Indeed, research indicates that taking notes helps not just with retention of information, but also with conceptual understandings. (And, as Worthen points out, writing notes by hand seems to do an even better job of it than using a laptop.) Many students have never been taught how to take notes, though; they need to be taught. WAC Fellows can help you do that yourself, and we also offer a student note-taking workshop in the spring.

There are other ways to incorporate active learning through writing into the lecture format. Below are just a few, drawn from Engaging Ideas by John C. Bean (2011).

  • Develop Exploratory Writing Tasks Keyed to Your Lectures. These assignments, which could be in-class or out-of-class, cannot be completed without paying attention to the lecture. Example: At the end of class, ask students to take five minutes to argue for or against an important idea from the lecture.
  • Break the Pace of a Lecture Using “Minute Papers.” Stop in the midst of a lecture and ask students to write for five minutes in response to a question connected to that point in the lecture. This gives you feedback and refocuses student attention.
  • Ask Students to Write Summaries of One or More of Your Lectures. These should be short and can be done either in class or out of class, and help student understanding as well as giving you feedback.

These don’t have to create more work for you. Most could be ungraded, or graded for completion only; you could also grade only a fraction of them each time. And by bringing low-stakes writing like this into the lecture format, you can help ensure that your lectures are being heard and understood.







The Neuroscience of Active Learning

Traditional teaching styles typically rely on students learning class material passively, which encompasses listening to lectures and taking notes. However, research examining effective pedagogy tends to support teaching styles that are geared more towards students learning actively (e.g., by engaging students in problem solving; Michel, Cater, & Varela, 2009; Wingfield & Black, 2005).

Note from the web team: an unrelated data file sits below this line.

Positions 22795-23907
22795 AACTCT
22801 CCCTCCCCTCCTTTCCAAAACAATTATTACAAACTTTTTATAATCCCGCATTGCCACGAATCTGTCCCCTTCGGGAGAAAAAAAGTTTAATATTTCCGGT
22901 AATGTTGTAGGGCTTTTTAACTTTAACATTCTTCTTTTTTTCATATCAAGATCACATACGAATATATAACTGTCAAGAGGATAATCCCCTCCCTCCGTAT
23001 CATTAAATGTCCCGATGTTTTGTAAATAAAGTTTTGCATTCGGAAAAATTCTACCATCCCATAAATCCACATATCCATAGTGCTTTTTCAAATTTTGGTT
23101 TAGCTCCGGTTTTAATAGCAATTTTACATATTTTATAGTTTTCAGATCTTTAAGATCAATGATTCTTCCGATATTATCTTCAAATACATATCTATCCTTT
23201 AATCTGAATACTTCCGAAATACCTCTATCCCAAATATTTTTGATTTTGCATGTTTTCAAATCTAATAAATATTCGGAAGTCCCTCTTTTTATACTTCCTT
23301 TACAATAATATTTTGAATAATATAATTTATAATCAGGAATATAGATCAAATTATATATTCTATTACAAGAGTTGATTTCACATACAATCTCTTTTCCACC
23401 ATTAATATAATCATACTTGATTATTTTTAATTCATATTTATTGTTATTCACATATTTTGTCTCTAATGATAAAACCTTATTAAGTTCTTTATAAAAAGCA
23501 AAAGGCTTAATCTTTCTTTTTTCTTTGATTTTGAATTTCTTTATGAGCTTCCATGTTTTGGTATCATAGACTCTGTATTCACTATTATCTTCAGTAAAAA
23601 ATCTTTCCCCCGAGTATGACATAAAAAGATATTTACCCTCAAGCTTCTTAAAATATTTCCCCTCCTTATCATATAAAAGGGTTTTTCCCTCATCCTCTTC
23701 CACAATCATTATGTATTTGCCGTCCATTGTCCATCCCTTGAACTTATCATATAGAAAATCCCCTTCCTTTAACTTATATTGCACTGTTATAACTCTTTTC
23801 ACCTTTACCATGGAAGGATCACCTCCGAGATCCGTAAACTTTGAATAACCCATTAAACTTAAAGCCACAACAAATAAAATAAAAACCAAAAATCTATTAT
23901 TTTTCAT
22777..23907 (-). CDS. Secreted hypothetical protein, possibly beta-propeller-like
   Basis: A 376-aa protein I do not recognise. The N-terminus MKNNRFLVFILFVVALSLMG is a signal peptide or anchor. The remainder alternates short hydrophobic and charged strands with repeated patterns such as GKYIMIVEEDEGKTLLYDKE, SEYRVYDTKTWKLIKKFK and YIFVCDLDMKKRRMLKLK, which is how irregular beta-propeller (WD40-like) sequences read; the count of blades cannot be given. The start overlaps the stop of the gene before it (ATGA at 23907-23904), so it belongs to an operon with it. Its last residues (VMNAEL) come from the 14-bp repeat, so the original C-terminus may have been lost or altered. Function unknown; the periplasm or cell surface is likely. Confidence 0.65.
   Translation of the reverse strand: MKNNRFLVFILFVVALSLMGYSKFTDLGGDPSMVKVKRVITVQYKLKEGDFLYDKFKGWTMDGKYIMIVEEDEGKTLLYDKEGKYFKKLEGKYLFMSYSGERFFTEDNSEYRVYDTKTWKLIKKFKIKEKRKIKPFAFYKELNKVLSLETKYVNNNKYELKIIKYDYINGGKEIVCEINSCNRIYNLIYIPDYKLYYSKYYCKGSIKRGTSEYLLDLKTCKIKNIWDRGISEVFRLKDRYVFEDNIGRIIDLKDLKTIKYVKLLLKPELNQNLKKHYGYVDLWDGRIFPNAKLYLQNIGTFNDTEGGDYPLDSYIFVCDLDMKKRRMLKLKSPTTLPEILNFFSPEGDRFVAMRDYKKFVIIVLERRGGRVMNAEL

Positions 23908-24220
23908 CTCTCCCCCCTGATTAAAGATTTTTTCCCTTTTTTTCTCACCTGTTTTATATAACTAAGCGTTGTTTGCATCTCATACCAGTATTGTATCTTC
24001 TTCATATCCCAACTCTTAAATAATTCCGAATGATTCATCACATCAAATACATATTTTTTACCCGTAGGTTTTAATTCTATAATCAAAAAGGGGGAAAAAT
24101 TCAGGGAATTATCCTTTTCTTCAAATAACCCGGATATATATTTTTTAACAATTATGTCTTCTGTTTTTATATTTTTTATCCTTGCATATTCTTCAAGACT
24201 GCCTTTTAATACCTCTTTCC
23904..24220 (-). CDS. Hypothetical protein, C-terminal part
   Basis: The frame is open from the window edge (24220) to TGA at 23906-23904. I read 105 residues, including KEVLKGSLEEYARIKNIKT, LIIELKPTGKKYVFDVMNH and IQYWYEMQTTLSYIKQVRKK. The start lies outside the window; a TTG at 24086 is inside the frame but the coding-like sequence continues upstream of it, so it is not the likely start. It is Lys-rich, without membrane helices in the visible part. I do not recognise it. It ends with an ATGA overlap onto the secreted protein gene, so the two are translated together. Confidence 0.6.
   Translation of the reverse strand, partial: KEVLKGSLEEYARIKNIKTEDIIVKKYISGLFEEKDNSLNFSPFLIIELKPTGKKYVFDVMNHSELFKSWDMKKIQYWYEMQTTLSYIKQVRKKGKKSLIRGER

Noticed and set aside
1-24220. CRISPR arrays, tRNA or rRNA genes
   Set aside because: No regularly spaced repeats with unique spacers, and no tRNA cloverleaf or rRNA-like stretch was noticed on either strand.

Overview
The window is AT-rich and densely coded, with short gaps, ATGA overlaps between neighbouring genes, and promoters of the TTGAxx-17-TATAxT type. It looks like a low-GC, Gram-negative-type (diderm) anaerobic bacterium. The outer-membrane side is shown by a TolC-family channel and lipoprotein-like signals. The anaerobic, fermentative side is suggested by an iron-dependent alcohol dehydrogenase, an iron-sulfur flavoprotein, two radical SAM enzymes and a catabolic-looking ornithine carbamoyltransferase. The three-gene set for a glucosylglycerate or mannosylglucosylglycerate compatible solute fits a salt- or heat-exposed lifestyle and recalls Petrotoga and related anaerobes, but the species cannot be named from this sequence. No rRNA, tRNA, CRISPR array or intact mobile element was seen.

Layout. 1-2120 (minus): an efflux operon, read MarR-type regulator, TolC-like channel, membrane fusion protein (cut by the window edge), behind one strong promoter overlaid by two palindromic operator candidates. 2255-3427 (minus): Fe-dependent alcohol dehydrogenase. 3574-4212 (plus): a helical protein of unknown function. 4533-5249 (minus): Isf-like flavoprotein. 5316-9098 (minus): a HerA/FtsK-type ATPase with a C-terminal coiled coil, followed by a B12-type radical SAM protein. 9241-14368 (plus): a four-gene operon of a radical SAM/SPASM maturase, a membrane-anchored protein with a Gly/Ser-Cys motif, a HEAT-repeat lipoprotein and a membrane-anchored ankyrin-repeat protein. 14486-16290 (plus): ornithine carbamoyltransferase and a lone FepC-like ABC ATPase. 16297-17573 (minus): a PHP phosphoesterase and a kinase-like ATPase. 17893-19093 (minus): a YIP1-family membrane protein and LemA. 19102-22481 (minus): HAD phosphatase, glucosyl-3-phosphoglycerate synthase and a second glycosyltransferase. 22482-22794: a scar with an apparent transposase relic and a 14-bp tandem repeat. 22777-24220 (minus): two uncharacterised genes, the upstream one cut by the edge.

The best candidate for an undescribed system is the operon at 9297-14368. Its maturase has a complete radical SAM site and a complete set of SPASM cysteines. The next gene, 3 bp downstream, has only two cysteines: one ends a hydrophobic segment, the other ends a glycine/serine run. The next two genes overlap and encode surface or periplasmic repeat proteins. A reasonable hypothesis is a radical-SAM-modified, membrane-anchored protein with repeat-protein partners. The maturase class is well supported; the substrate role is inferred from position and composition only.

We can turn to the neuroscience of learning to appreciate why active teaching styles may lead to improved student outcomes. With the advent of neuroimaging techniques in the 1970s and functional imaging in the 1990s (i.e., fMRI), researchers have studied how the brain processes different types of information for several decades. Naturally, scientists have had a great interest in studying learning and memory specifically, and these studies generally show that multimodal or multisensory learning leads to the most long-term physical changes in the brain, and improves memory retention and recall.

A Multisensory Approach to Learning

It appears that learning is enhanced when multiple neural pathways are activated at the same time. In plain terms, the more we can activate students’ brains in different ways, the more they learn. This means that engaging as many sensory, cognitive, emotional and social processes in students will increase their learning potential. This can be accomplished by:

  • Making class activities problem-based
    • This activates brain regions involved in executive functions (e.g., prefrontal cortex) that aren’t as active when learning passively. Read more about the benefits of problem-based activities here.
  • Incorporating short, low-stakes writing assignments
    • This introduces tactile stimulation (Mueller & Oppenheimer, 2014), visual processing (through imagination; Shah et al., 2013), and increases activation in prefrontal regions involved in executive function. Read more about this approach here.
  • Using varied modes of teaching
    • By approaching a topic in multiple ways, students can integrate class content by activating a variety of different interconnected brain processes (e.g., writing, listening, speaking, interacting, moving, etc). Read more about this approach here.
  • Asking students to incorporate new knowledge with personal experiences and older knowledge
    • This activates older memory pathways and allows new information to be physically linked with them. Read more about this teaching style here.
  • Having students work in pairs or groups
    • This engages social, emotional, auditory and motor networks. We’ve previously posted about the benefits of peer activities here.

When students work with each other, for example, more cognitive and sensory networks are involved. These processes include talking and listening to others, experiencing positive emotions, moving physically, and problem solving. In comparison, passive learning typically involves less varied activation throughout the brain, in that students sit still and listen. By engaging multiple processes, students learn and retain more information.

Why is Multimodal Activation Important for Learning?